To change this I’m going to have to do things I’ve never done before – the main thing is going to be doing regular reviews. Tomorrow I’ll be doing my second weekly review in a row, in a document that I have pinned in my web browser that I do look at everyday. The challenge is to do this again and again, over and over, every single week. I also need to have some sort of daily review, which I’m including in that document. I have a bit of experience experimenting with this – for a period of time I had a daily email review with my boss where I’d talk about what I’d accomplished for the day, and that kept me productive. I need to internalize that process completely and have a daily review with myself. I’m now planning to do 400 word vomits in 100 days.
My experience in my life so far has taught me that I never accomplish these goals that I set for myself over 100 day periods. The longest I’ve been able to do something super consistently has been maybe 1-2 months. So this will be new territory for me. And I have learned that entering new territory isn’t just something that’s interesting or cool (though it IS those things), it’s vital to happiness – at least with my current mental model. Revising my mental model altogether is an option, but it’s a costly one and I can always do it later.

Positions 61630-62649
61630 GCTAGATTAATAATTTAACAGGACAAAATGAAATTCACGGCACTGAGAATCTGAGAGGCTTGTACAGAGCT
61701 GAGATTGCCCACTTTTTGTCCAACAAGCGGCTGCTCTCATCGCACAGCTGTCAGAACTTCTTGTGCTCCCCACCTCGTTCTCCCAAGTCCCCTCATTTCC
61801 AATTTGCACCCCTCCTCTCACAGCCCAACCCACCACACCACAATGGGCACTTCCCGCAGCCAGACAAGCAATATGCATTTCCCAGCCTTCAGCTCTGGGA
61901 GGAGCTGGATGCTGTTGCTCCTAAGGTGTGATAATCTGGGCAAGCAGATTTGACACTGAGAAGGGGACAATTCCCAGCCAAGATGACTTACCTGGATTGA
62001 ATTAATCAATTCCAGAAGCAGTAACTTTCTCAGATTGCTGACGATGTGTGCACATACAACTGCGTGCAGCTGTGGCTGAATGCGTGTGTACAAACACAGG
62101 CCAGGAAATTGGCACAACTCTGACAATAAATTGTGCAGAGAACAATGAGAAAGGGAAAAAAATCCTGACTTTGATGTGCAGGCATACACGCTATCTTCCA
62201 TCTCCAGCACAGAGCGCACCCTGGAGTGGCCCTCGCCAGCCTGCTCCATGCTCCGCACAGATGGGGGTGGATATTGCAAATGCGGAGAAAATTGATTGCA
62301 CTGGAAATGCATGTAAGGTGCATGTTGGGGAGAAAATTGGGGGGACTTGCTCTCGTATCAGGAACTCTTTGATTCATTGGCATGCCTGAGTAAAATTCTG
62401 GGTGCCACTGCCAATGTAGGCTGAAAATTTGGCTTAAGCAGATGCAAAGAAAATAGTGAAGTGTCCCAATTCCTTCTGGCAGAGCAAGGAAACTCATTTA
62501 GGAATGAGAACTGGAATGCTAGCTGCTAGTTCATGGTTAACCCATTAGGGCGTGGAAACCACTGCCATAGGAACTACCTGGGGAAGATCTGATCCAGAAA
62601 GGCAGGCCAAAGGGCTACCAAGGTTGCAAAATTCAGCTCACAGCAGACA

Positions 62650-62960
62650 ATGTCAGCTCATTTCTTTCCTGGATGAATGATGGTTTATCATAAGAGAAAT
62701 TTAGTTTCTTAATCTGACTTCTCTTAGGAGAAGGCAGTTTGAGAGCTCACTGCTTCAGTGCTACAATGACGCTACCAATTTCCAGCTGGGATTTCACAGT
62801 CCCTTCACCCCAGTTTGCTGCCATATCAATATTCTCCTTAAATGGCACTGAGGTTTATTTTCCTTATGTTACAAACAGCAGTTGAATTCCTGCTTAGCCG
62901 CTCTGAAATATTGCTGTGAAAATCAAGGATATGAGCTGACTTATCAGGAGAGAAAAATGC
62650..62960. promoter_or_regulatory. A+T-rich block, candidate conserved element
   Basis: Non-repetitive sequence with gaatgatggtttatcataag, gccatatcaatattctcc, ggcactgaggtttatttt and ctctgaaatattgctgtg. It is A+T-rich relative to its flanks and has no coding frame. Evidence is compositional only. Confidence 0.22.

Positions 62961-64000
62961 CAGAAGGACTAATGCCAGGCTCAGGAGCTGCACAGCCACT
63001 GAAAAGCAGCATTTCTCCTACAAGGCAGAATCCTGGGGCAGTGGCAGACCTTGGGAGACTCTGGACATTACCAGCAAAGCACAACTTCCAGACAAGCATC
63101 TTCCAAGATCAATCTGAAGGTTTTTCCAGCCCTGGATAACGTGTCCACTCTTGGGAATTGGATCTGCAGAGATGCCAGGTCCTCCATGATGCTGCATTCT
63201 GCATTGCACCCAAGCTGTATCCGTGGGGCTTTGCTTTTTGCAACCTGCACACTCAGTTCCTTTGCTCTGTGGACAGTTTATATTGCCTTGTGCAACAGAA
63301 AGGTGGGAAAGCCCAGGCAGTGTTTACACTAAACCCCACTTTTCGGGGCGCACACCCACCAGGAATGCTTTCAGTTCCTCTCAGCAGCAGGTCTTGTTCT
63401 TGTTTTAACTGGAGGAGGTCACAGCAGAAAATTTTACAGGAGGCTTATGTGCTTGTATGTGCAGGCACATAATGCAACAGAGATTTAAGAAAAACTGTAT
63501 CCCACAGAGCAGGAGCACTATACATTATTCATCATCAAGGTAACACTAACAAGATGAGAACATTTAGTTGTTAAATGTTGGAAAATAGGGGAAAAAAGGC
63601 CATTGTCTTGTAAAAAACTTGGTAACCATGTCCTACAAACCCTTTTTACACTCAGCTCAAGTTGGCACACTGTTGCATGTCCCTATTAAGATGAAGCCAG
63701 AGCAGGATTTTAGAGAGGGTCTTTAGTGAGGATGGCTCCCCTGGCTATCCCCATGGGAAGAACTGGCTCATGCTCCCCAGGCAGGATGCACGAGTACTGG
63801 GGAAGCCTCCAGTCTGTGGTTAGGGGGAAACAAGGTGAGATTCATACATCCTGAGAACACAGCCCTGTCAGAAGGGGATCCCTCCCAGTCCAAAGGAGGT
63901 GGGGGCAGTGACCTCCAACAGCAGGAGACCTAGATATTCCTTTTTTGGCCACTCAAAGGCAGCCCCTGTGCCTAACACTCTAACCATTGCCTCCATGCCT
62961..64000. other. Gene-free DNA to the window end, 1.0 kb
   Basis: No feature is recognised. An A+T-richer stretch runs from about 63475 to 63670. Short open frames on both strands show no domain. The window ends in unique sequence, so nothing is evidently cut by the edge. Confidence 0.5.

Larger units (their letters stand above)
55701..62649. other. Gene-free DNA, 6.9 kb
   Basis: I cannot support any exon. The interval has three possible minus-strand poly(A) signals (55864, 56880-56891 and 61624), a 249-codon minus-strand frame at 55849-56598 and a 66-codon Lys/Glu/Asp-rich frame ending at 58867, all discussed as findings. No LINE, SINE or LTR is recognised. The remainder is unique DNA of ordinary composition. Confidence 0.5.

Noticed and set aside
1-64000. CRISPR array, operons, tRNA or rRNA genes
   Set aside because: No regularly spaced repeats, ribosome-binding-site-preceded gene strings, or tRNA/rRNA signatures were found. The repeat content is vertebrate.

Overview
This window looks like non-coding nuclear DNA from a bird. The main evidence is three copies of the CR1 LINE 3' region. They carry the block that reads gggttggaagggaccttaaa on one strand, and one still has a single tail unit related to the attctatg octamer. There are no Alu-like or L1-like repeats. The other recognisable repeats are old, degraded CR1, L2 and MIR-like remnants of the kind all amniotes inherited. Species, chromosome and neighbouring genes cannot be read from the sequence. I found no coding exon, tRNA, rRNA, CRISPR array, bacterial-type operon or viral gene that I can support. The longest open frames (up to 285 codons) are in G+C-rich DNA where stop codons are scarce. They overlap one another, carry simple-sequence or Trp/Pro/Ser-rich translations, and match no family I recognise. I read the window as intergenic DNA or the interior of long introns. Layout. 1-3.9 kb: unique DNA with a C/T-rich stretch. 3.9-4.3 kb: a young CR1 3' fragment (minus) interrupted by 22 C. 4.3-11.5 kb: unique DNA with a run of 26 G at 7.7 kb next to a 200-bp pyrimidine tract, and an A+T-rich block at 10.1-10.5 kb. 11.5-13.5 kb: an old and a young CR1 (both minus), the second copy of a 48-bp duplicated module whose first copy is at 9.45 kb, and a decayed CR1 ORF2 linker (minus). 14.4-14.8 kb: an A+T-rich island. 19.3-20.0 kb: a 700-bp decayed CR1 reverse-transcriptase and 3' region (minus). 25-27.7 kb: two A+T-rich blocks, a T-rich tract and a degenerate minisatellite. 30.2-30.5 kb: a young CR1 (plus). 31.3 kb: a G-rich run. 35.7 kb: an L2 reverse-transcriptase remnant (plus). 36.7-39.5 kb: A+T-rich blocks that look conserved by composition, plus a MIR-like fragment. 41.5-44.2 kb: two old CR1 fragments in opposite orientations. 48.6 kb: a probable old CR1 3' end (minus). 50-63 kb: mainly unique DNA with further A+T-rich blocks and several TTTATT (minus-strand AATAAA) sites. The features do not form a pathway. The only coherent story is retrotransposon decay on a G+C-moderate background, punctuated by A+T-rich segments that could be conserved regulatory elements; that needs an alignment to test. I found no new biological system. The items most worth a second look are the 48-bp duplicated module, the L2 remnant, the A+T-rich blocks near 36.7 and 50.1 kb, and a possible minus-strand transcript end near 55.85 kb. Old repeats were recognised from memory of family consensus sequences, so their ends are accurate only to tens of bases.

Working hard now is the other option, and I ought to try it. Try it again and again until I get it right. I need to change the configuration slightly each time but I’m going to do it. I’m going to do it. I have certainly done several of the things that I set out to do several years ago – it just took longer than I had hoped. A part of this is unexpected difficulty, but I think the main thing is just a lack of focus. As Steve Vai said, the success that you have at anything is a function of the degree that you were able to focus on it. So I need to focus on this.
What else has experience taught me? One great day is hard to come by, and it’s never enough. It may be true what I said in an earlier vomit – that I work in bursts, that my productivity might be seasonal. Those things can be true. But I also do frankly believe that I am more than capable of writing 4,000 words a day. One way to do it would be to get into a random internet argument with someone and then just keep going. Well, I need to learn to treat myself the way I treat random internet strangers – I need to go after myself with something to prove. I want to persuade me of something, and I’m not going to stop until I’m done.
There were a couple of bullet points in my task for this post – one is that life is long and that you can’t make epic proclamations about the future, because everything changes to degrees you do not expect. The other was that crises are inevitable – you can’t predict when exactly they’re going to happen, but they happen sooner or later and you have to be prepared for them.
Preparation is a way of diminishing the amount of work you’ll have to do when the shit hits the fan. And experience has taught me that shit always hits the fan. So be goddamn prepared. It’s the smart lazy thing to do.